Getting involved in campus life can be an exciting and rewarding experience. Opportunities to attend events, conferences, study tours and the like are valuable ways to get more from your degree, and the annual TEDxQUT is no exception. Since 2013, TEDxQUT has provided a platform for students, alumni and members of the community to take the spotlight and share their passion, innovation and creativity. Like the renowned TED organisation that it is associated with, TEDxQUT is devoted to ‘Ideas Worth Spreading’. The difference between TED and TEDx events is that TEDx events are organised independently to allow us to hear from more speakers from different corners of the globe. This year the theme surrounding the remarkable ideas was ‘Do It Yourself’.
Now for some of us ‘Do It Yourself’ might conjure up thoughts of home renovation projects and repurposing unwanted items, but here the concept was elevated to glorify people who are acting on their vision in order to make the world a better place. The people who attended the event on 15 September listened to fifteen speakers who contribute to Australian society in their own unique ways. Speakers who are working tirelessly to realise organisational change in the business sector, to make manufacturing processes safer and more efficient through robotics, to help young Aboriginal and Torres Strait Islander people smoothly transition into university and much more. I sat in the third row as one member of an audience of 400 people. While this was a stellar turnout, the QUT community is far larger than this. So, for those who were not aware that this event was on, or those who thought of going but decided not to, below are four reasons why you should consider attending TEDxQUT 2019.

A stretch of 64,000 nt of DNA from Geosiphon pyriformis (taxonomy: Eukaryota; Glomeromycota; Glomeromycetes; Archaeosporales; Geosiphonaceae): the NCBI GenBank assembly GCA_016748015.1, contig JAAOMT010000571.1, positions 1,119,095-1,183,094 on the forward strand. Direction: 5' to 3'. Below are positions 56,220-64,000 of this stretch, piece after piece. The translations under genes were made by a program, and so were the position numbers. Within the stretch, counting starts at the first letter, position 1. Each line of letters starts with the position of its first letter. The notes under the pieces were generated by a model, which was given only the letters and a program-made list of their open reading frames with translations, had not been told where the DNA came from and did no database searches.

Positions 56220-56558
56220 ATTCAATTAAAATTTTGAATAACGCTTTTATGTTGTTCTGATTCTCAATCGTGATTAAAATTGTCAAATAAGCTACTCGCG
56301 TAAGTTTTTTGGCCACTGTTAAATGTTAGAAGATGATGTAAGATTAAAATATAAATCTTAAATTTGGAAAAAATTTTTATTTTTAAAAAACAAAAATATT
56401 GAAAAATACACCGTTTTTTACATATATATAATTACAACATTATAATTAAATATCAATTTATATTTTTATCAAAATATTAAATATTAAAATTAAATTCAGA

Of course, the speakers deserve much of the credit here. They shared ideas close to their hearts in order to inform or inspire others. You will hear about topics that you would not ordinarily come across, like forensic anthropology or turning agricultural waste into cosmetics and nutraceutical products. Moreover, the speakers stick around during the coffee and lunch breaks, sharing insights into their projects, showing their inventions and providing opportunities to network.
The other attendees
The possibilities to network and meet inspiring people continues. The coffee and lunch breaks present a perfect moment to talk to people you have never met before, ask them what they thought of the talks and make friends or valuable connections with like-minded people. After all, you can never have enough strong-willed people around you.
To hear about ideas turning into reality
University is a pivotal time in your life, in which you are trying to build your skill set, develop your career and maybe even want to bring your own ideas to the market. It can only serve you well to hear people talking about what they are doing, what it takes to succeed and what hurdles to overcome. Many of the speakers are working on projects that aim to change how things are done today. To name some examples, Tony Wiggins who runs a non-profit that promotes the value of older workers in today’s economy; or Hugh Brown, who spoke of supporting local artists as a way to cherish the abundance of musical talent there is in the world. Passion is a powerful driving force, and the speakers showed that time and time again.
To open your mind to new ideas or perspectives
This point may have already been evident in some of the examples I gave before, but it deserves to be emphasised. People and their demeanours are complex things, and it can be enlightening to have your views and attitudes challenged or to adopt new ones altogether. Professor Dietmar Hutmacher talked to us about the power of interdisciplinary teams in the workplace, highlighting the nuanced differences between multidisciplinary and interdisciplinary and how they arrive at different results. Santiago Velasquez encouraged people to see that there really is very little that separates the blind from the sighted. Founder of his own start-up and participant in the Kokoda Challenge, among many other achievements, he encouraged the audience to rethink how they judge blind people and their achievements. His message: we should not characterise the vision impaired as limited in their capabilities, but rather celebrate their intellectual and innovative potential.